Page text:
Monday, September 27, 2010

The snake in the garden of Eden

I think there is no question why the Calathea crotalifera is called  the "Rattlesnake plant". Just look at how the bracts are arranged and it will remind you of a certain snake that rattles its tail when agitated or disturbed. No need to worry though, this Rattlesnake won't slither and bite, and carries no deadly venom either.

In my older entry "A case of mistaken identity" I narrated how we got the Cigar plants (Calathea lutea) in our garden. Mom thought it was the Rattlesnake I wanted. So when I went home to visit last May of 2009, I felt a slight disappointment when I saw that it was not the Rattlesnake (Calathea crotalifera) plant I was looking for.

Not to be completely disheartened, we set out on a quest to look for this plant. It was not the easiest plant to find. Most of the garden stores we went to do not sell it. We were able to locate it in one of those specialty garden stores, where plant prices are much higher than in the common garden stores.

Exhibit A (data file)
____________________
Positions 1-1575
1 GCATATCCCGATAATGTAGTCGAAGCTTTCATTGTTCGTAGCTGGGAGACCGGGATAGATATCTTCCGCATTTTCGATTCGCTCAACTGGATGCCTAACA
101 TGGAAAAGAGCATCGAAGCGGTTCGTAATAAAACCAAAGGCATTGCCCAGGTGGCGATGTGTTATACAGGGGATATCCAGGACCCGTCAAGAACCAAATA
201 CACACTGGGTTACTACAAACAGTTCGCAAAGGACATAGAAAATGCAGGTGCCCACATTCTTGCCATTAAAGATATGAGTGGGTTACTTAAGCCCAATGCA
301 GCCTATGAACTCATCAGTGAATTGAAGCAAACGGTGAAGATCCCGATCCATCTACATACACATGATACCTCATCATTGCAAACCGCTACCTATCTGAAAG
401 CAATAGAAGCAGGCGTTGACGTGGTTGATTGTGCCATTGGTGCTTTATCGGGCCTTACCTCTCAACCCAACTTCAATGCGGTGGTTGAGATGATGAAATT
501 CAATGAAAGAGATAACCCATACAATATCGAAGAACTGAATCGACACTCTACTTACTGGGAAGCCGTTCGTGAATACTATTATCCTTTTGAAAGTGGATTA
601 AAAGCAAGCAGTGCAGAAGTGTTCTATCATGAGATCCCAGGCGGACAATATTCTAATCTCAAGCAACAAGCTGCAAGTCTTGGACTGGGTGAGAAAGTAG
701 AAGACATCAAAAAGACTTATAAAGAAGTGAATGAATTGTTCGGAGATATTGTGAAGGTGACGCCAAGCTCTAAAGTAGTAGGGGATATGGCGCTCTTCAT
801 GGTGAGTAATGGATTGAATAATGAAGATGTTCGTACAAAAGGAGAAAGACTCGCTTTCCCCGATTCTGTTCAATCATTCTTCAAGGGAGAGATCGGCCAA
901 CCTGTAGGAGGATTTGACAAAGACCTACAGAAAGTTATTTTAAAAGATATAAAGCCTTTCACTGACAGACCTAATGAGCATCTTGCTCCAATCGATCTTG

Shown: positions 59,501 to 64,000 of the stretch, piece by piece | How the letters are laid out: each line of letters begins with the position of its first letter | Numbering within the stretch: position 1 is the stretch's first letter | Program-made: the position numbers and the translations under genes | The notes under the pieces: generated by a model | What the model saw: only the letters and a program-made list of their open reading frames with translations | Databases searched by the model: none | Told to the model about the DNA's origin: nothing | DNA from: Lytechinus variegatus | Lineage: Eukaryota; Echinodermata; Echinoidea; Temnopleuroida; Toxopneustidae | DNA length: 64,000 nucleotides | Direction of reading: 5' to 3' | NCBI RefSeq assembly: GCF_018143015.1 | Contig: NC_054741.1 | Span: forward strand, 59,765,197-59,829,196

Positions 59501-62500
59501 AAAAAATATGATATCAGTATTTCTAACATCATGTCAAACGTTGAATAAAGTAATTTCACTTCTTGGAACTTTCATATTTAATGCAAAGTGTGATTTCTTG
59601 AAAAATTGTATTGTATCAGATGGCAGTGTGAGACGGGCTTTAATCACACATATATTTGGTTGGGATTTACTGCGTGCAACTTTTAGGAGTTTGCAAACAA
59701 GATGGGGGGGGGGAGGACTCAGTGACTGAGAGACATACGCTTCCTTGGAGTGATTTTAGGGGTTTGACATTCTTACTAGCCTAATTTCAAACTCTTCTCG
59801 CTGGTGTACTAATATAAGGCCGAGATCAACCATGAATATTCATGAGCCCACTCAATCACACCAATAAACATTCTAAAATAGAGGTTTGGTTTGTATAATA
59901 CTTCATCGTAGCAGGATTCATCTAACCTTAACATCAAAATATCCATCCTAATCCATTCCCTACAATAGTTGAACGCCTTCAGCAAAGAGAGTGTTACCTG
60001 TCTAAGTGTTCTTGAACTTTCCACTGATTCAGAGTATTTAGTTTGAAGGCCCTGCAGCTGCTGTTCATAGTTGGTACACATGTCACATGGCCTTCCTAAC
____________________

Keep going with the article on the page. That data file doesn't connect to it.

Despite the hefty price, we purchased a couple knowing that it's all worth it. I knew that with Mom's tender touch and loving care she will be able to propagate and multiply the mother plants. And I was not wrong at all.

Propagating this plant was not as easy as the other Calathea. The Cigar plant just grew like its native to the place. It must have loved the garden so much that it almost dominated the other plants in the small garden space. The Rattlesnake was not as quick to acclimatize though. It was alive but not growing fast enough. It did not put out any bloom for so many months.

I'm happy to report though that now our Rattlesnakes are doing well. Mom was able to divide the mother plants and they are once again blooming, showing off their distinctive characteristics that earned them the name "Rattlesnakes".

Just like that of its relative, the flowers of the Rattlesnake is not significant. It's the way the bracts are arranged that makes this plant unique and a good specimen to have in the garden. Propagation is through subdivision of the mother plant.

Now this is a "snake" that you will certainly not avoid or run away from.